I don’t know about you, but with all the insanity going on in the world from the Ukraine War, to Covid, to Roe v. Wade, I’ve found myself full of anxiety and stress. It can be easy to get pulled into the news, the anger, and the fear of how all these upheavals will change my life.
How will my career be affected? Will I have enough money? What will next year bring?
These are very difficult times we’re living in, and it’s natural to feel like everything is upside down. But we must remind ourselves that it will pass like everything in life – whether “good” or “bad.” It’s up to us to combat any depression we may feel about the future and continue to keep focused on our career goals and aspirations.
But how? How do you stay positive when things just well, frankly, suck?
Meditation is one proven and tried way to find happiness in dark times.
Alcohol, drugs, and over the counter meds help escape reality, but when you come down, you’re still back to the same shitshow. With meditation, you actually change your reality by shifting your perception. If you’ve tried meditation and failed before or if you’ve been intimidated by all the hippy dippy jargon, there’s an easier way to tackle the holy grail of contentment.
The key is to create your own practice that works for you.
We get caught up in thinking there is a right way to meditate – I know I did and that kept me from doing it. We think it must be done for a certain amount of time, a certain way, in a certain place, that our brain must never wander, that we must OHM till our brains are dizzy and above all that we must sit in an uncomfortable position for hours on end with a water fountain gurgling in the background.
If none of that works for you (especially the Zen fountain), guess what? You still can meditate and have amazing results. I know because I’ve been doing it the “wrong” way for years and I have all the same benefits of doing it the “right” way.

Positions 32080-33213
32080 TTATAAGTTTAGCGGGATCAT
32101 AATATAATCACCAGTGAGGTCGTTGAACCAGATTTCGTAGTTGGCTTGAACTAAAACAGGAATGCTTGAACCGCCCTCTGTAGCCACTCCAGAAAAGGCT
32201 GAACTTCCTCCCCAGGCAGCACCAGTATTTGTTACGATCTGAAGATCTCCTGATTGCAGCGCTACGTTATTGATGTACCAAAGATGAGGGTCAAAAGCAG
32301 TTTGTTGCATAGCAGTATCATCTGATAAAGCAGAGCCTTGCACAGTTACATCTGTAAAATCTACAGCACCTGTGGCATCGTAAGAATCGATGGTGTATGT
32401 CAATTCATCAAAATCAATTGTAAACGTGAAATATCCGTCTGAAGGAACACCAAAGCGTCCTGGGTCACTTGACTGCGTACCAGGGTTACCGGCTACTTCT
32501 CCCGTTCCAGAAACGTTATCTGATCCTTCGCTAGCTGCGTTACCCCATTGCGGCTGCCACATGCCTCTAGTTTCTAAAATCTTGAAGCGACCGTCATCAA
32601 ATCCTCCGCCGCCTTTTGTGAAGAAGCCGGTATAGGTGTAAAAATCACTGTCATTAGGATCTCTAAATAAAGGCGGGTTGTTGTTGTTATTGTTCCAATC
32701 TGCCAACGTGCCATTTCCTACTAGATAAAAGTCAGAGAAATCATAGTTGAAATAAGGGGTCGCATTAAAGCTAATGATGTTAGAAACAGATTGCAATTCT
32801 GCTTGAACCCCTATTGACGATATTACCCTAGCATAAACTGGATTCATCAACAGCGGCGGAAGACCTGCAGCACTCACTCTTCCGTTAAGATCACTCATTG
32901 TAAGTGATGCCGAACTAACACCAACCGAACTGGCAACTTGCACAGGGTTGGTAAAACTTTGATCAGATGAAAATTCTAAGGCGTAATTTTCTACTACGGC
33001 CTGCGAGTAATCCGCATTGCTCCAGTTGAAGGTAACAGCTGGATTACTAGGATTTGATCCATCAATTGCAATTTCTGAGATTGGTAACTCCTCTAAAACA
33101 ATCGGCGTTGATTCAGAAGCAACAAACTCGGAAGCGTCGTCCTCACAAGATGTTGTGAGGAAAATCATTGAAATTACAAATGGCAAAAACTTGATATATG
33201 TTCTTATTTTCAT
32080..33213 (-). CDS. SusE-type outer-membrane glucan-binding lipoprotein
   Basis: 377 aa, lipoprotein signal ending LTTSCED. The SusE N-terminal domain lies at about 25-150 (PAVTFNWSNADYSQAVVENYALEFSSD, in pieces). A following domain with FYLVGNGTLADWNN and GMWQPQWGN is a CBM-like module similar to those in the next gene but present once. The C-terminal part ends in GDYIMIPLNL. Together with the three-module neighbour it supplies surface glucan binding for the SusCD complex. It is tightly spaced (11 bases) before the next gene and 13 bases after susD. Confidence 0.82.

After years of failed attempts, I got a recommendation to read Passage Meditation by Eknath Easwaran. It offered a different way to meditate – what I call “meditating for dummies.” At the core of the book is the idea that you choose a passage or prayer as your mantra vs. the dreaded OHM. This makes things easier as you have something specific to occupy your thoughts. This was something I could do!
Easwaran also tells you to accept if your mind wanders, to not fight it. This to me was revolutionary. When I would meditate before, I’d get so irritated with myself if my mind wandered (as I wanted to be perfect) that I eventually just stopped meditating. Now I accept my brain goes off in different directions. And because I don’t fight it, I have gotten better at taming my thoughts and staying focused.
How long should I meditate?
They say a minimum of ten minutes a day, but once again it’s your practice – do what you can. You can always work up, you’re not under the gun here! Once again, find what works for you – what you can commit to. I myself only meditate ten a day and I get huge benefits. Questions are answered that I struggle with, goals I have become reality, and bonus, I’m just way nicer to be around.
I’ll also tell you a little rebellious thing I do – I never sit up to meditate. When I wake up I just remain in bed – no lotus position for me. Many will say that’s completely incorrect – but guess what, it works for me! And until I found my own dummy way to do it, I never could commit. Now I love that extra time under my covers in the morning meditating just making my dreams, career goals, and happiness come true.
Meditation does not have to be a daunting, esoteric, activity only for the “enlightened.” Throw out the rules and find your way to quiet your mind a few minutes a day. We all can do it, so take the fear out of doing it right, just start, stick to it, and you will find it invaluable for success in camming as well as your mental health.
Alyssa Collins hails from Minnesota, where snowy days were the perfect excuse to stay warm inside and write. Over the years, she turned that joy into a career and has authored numerous articles for various publications (under pen names). Email Alyssa via [email protected].